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Author Topic: Ashburton and Totnes  (Read 1314 times)

JohnBS and 1 Guest are viewing this topic.

Offline Train Waiting

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Re: Ashburton and Totnes
« Reply #45 on: July 13, 2018, 10:27:36 pm »
Absolutely fabulous!  I love the play of the light on The Great Bear.  Proper spit 'n' polish back then.

Many thanks.

John
'Why does the Disney Castle work so well?  Because it borrows from reality without ever slipping into it.'

(Acknowledgement: John Goodall Esq, Architectural Editor, 'Country Life'.)


The Table-Top Railway is a train set trying and failing to be a model railway.

I believe that train sets and model railways are fun.

Offline Newportnobby

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Re: Ashburton and Totnes
« Reply #46 on: July 14, 2018, 12:35:28 pm »
Just  :jawdropping:

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Re: Ashburton and Totnes
« Reply #47 on: July 14, 2018, 08:27:45 pm »
we would all love to see totnes photos, a lot has been put into this project

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Re: Ashburton and Totnes
« Reply #48 on: July 15, 2018, 07:56:49 pm »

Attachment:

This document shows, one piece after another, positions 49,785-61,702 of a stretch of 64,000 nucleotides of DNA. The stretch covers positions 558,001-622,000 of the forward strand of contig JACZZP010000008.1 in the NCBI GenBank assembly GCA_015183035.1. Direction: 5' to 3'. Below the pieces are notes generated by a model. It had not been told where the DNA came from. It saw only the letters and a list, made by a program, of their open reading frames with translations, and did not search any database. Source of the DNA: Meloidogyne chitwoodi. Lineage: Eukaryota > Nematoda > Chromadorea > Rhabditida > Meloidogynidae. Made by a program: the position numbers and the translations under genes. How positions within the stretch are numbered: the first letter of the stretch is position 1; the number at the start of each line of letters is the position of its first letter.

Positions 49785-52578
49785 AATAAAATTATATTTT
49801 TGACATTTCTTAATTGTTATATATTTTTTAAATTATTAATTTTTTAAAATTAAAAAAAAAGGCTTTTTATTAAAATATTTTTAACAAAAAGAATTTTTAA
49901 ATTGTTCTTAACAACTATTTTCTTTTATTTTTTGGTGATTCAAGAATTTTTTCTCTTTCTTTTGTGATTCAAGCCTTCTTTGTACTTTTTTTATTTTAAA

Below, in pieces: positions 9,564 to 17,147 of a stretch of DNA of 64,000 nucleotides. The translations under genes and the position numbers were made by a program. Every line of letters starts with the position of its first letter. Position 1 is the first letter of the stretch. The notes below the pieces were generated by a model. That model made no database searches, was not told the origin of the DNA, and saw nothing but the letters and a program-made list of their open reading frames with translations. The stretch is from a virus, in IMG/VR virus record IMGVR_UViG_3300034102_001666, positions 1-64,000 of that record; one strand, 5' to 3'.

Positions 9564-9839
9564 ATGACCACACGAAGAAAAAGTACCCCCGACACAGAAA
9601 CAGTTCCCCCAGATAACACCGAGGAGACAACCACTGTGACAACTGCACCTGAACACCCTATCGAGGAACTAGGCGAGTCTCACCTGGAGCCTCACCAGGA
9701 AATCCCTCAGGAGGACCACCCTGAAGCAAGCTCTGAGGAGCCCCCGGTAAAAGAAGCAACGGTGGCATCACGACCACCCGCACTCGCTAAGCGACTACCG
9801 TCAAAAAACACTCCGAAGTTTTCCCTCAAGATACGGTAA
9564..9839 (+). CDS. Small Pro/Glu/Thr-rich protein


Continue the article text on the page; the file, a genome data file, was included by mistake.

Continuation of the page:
Stunningly superb modelling.   :thumbsup: 

Online crewearpley40

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Re: Ashburton and Totnes
« Reply #49 on: July 15, 2018, 07:59:55 pm »
agree there. its like a miniature masterpiece. loved pendon, loved your depiction of ashburton and totnes

Offline CarriageShed

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Re: Ashburton and Totnes
« Reply #50 on: July 16, 2018, 01:44:47 pm »
Did anyone notice the point rodding alongside the Great Bear...?

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Re: Ashburton and Totnes
« Reply #51 on: July 16, 2018, 04:19:54 pm »
Hi CarriageShed,
Well spotted. The point rodding was made by a "quick and dirty" method. Peco track pins were put in for each pair of rodding at salient changes of direction, then cotton was stretched between them (one length each side of the pins). Everything was tweaked to the best alignment (in plan and in elevation), cross pieces of micro strip were added to keep the rodding parallel and fine plastic rodding was fixed in grooves in the ballast to represent the cross-track linkages. Everything was stuck with CA glue and left overnight. Finally, the track pins were cut down to just below rail level and the lot was painted - rust for the rodding and darker brown for the area of the cranks to represent grease.
All fairly simple and robust and at least gives an indication that something is going on.
John
For more information see my blog: http://ashburton-and-totnes.blogspot.co.uk

Online JohnBS

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Re: Ashburton and Totnes
« Reply #52 on: Yesterday at 09:44:37 pm »
TOTNES Chapter 4

More photos and notes


This photograph Tony Wright 2008
Dean goods No. 2568 hauling an up livestock train on the through line, under the road bridge at the south-western end of Totnes station. The reinforced concrete water tank to the right was recently built as part of the 1930s remodelling.


This photograph Barry Norman 2009
Daws Creamery and its prominent chimney with the River Dart in the foreground and the station beyond.